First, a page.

The Merchants of Cool know that pirates and ninjas can be always counted upon to get the box office counters ringing, even in today's world of large scale internet piracy and Chinese DVDs.
Both these mythologies are as inherently profitable, like devotional music by Gulshan Kumar, or late night Home Shopping TV slots for ab-isolators and sauna belts.
It's good business - Once you trap a large enough captive audience, all you have to do is figure out how much it is going to cost you to draw in an audience, how much money you're gonna be able to fuck them out of, then leverage your marketing dollar to deliver the best possible profit ratio.
Even before these movies are actually watched by the audience, they are tested on focus groups, filled in with globalized contrivances - like Chow Yun Fat's utterly meaningless cameo. The only reason he was cast in the movie was the producers knew the movie would do better in Asia if it had an Asian element. PoTC is so brilliantly centrist in this regard. The meeting of the 9 pirate lords was a plot concocted to please the target market, the philosophy of inclusion followed by politicians like Barack Obama and Hillary Clinton.
I don't know who shafted this movie so badly: Did the managers of their theme parks request Calypso's climax to be nullified, so that it would make for a better theme park ride? (A gigantic, half naked Tia Dalma wouldn't be very PG). The final cut of PoTC is has to be pragmatically crafted, balanced against the vicissitudes of video game producers, merchandisers, theme park rides, celebrity egos, and MPAA ratings.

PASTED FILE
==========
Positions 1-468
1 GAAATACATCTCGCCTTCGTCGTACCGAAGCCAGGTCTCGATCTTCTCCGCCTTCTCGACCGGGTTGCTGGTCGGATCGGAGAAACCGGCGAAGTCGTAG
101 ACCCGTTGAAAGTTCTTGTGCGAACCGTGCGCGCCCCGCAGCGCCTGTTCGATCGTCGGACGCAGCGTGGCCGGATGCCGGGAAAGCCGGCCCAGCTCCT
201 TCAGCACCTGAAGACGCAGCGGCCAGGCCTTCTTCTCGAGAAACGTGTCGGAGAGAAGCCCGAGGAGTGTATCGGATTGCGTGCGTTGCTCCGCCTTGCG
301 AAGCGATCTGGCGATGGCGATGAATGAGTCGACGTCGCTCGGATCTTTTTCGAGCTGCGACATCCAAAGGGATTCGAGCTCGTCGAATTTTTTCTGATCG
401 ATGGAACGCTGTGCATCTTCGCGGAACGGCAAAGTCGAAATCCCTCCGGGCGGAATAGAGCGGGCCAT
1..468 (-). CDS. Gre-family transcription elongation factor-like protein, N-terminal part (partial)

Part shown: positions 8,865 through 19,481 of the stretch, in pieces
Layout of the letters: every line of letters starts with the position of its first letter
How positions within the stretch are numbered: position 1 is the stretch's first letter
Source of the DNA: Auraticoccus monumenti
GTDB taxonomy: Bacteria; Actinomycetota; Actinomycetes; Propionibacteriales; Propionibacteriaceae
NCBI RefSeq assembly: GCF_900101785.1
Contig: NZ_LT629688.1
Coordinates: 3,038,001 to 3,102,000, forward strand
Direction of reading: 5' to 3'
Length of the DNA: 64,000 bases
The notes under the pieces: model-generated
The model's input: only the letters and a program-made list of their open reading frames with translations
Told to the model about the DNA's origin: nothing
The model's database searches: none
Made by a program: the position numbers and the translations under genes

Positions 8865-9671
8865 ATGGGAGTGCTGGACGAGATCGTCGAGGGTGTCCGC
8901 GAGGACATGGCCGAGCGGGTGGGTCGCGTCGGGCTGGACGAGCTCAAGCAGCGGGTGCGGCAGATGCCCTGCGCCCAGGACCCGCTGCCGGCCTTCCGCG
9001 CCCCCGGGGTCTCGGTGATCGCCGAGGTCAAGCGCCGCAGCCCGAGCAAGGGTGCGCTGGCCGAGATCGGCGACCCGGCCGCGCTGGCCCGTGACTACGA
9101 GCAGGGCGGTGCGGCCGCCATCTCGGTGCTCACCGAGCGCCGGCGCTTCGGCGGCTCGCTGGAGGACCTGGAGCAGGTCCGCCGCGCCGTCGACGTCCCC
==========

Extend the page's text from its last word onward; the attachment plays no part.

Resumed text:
What I found particularly ironic, was this scene in which the scene in which the 9 pirate lords follow Kiera Knightly's clarion call (what's with women delivering long sermons? Even 300 had a hackneyed female plot thrown in that was nowhere in the
But the ultimate sin of this movie is that it gets self referential. Yes, fans of the franchise know that Jack Sparrow was modeled on Keith Richards. This is Keith Richards.
And this is Keith Richards with Johnny Depp, on the cover of Rolling Stone.
Here's what Rolling Stone has to say about the movie:
" The good news first: Keith Richards totally rocks it playing pirate daddy to Johnny Depp's Capt. Jack Sparrow. The deep rumble of his voice and those hooded eyes that narrowly open like the creaky gates of hell make him what the rest of this three-peat is not: authentically scary. It's fun to see Richards swagger, even sitting down. Watch him stage a macabre reunion for Jack and his dear old mum. Don't worry, I won't reveal her secret."
And that's the first paragraph.
Everyone who's gonna pan this movie is going to say the same thing: that the plot is more twisted than a coaxial cable, with too much time given to characters plotting, scheming, and then explaining their schemes to each other.
I'm going to pan the movie in the hopes that Disney will let this franchise die. Sweet merciful Christ, kill this franchise and deliver it from our collective consciousness. The worst outcome of all this would be if the series evolved some kind of Star Wars like mega franchise that spans three decades.